the funds can be determined from having a professional marketing
Many dealers carry too
many cabinet lines. By focusing on only one to cover each of three
key quality grades for your target customers, dealers can negotiate
to earn their displays for free.
First of all, have cabinet vendors understand the extent of your
investment to make their product shine on the showroom floor. There
are host of costs, including installation, countertop, hardware,
plumbing fixture, appliance, lighting, electrical, decorating and
accessory costs not to mention rent and utility expenses for the
square footage the display occupies, and the loss of net profit
from the production time given over to installing it.
Then, structure an arrangement with these select cabinet vendors
that exemplifies a true marketing partnership. Agree on a
reasonable sales target goal as a result of your respective
investments say $100,000 in the first year.
If the cost for a cabinet line is $6,000 after the vendor’s
standard display discount, and you achieve that goal, then nothing
is owed at the end of 12 months. If only 80% is achieved from the
date of substantial display completion, then you owe 20% or
Put everything in writing, including any exclusive marketing
considerations, to eliminate possible misunderstandings.
Regardless of their size, dealers can buy still better by
joining a recognized industry group. Many progressive vendors offer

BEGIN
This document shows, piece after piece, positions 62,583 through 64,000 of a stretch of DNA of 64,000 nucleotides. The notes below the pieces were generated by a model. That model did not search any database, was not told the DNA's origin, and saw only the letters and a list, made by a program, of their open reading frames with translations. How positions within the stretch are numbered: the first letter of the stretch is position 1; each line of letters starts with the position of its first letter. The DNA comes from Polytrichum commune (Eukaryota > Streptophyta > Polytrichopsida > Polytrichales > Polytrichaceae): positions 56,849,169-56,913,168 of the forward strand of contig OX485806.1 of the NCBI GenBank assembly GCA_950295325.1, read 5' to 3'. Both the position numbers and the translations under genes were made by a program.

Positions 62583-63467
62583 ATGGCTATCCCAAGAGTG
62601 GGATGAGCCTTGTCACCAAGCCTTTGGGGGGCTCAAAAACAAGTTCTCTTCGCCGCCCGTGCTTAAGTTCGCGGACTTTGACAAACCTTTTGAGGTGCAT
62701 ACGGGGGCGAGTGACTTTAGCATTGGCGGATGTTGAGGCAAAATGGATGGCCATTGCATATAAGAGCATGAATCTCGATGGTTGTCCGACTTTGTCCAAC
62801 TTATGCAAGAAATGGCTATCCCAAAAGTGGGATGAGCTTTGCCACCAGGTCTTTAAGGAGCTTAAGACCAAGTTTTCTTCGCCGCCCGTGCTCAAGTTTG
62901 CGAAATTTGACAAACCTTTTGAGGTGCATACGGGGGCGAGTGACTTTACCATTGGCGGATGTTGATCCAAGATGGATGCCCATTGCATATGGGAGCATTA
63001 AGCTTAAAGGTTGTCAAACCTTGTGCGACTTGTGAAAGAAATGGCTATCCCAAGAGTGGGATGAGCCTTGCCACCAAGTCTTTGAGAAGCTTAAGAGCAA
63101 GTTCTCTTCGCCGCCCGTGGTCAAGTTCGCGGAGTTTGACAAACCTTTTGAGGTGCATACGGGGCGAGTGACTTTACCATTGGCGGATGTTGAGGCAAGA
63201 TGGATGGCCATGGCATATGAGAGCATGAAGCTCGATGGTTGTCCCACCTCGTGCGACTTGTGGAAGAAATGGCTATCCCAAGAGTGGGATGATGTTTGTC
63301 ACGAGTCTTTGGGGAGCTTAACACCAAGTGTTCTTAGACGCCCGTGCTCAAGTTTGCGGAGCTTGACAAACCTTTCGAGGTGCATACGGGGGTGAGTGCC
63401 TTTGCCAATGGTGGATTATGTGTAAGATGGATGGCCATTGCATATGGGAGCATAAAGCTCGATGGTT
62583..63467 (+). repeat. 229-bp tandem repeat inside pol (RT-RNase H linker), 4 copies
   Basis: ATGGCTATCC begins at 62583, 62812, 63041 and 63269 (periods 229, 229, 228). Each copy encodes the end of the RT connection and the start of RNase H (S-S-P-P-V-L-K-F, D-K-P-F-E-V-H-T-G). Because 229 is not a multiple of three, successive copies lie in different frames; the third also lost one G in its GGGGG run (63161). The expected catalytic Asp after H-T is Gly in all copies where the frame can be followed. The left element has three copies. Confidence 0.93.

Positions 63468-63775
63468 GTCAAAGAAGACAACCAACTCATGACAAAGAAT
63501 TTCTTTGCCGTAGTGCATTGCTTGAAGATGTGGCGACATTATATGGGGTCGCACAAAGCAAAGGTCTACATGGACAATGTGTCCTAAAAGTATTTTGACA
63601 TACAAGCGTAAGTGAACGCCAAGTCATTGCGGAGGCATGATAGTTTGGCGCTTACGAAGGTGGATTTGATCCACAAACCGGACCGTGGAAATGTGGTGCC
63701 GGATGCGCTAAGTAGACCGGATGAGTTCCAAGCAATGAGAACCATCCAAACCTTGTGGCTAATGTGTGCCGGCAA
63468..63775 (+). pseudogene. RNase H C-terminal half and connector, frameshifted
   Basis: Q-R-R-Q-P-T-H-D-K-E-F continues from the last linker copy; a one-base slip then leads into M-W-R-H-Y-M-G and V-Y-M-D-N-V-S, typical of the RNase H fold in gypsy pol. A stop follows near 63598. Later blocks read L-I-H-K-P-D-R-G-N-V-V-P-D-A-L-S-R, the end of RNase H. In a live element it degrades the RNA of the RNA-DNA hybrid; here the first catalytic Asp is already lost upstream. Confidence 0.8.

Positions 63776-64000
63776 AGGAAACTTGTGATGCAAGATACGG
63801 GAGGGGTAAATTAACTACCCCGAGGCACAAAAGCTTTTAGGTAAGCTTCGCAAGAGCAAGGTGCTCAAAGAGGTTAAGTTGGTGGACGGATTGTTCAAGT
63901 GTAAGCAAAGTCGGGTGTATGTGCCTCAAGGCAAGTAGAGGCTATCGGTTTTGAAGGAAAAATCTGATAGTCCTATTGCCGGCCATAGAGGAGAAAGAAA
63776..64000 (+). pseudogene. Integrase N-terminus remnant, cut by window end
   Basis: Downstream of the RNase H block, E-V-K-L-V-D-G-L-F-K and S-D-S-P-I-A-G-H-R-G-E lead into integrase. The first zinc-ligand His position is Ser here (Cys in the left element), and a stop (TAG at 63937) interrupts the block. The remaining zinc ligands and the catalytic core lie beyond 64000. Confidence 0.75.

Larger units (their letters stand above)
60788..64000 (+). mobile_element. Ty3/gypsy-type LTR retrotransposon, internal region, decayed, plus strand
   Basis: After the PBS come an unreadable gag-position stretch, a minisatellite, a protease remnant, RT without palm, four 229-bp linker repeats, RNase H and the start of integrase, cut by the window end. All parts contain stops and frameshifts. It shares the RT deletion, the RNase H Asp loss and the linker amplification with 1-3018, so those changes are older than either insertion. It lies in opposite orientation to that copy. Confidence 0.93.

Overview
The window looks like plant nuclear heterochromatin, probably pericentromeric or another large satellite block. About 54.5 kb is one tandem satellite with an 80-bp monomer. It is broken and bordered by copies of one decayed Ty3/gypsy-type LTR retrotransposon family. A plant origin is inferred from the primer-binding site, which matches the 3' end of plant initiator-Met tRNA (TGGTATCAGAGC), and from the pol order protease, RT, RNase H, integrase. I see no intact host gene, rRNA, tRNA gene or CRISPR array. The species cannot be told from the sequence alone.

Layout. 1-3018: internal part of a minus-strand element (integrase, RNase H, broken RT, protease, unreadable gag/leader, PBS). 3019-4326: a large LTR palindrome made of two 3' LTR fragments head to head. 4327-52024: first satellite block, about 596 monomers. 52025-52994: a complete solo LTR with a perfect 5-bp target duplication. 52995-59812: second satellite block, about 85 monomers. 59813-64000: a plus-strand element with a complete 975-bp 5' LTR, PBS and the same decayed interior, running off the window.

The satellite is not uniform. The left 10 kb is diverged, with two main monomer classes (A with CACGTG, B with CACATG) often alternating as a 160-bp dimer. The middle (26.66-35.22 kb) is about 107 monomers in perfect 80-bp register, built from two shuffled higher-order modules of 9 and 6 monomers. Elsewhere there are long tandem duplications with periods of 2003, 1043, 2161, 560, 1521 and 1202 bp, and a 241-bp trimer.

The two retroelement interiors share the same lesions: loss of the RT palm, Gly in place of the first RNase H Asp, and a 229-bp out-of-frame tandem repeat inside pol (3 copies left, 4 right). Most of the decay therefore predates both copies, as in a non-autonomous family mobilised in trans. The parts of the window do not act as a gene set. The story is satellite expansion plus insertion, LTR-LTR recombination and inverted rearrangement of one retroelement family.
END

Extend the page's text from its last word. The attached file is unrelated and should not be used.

buying group members deeper up-front discounts of 3% to 10% in
exchange for a greater focus on the sale of their product line.
In addition, members earn volume rebates that they could not
negotiate for themselves, giving them a hefty profitability edge
over their competition.
Consider the aforementioned $800,000 operation with $408,000 in
material purchases. If all of these purchases were from buying
group vendors, the dealer-member would earn approximately 3% more
profit or $12,240 in volume rebates spread over quarterly
Furthermore, buying groups are growing at a rapid rate. What’s
more, as the group’s purchases grow with preferred vendors, the
volume rebate percentages increase, further leveraging each
The bottom line is that dealers who wisely invest these growing
sums of “found money” each quarter into stock mutual funds could
easily find themselves ending up as millionaires within 20 years.
Imagine what you can buy then.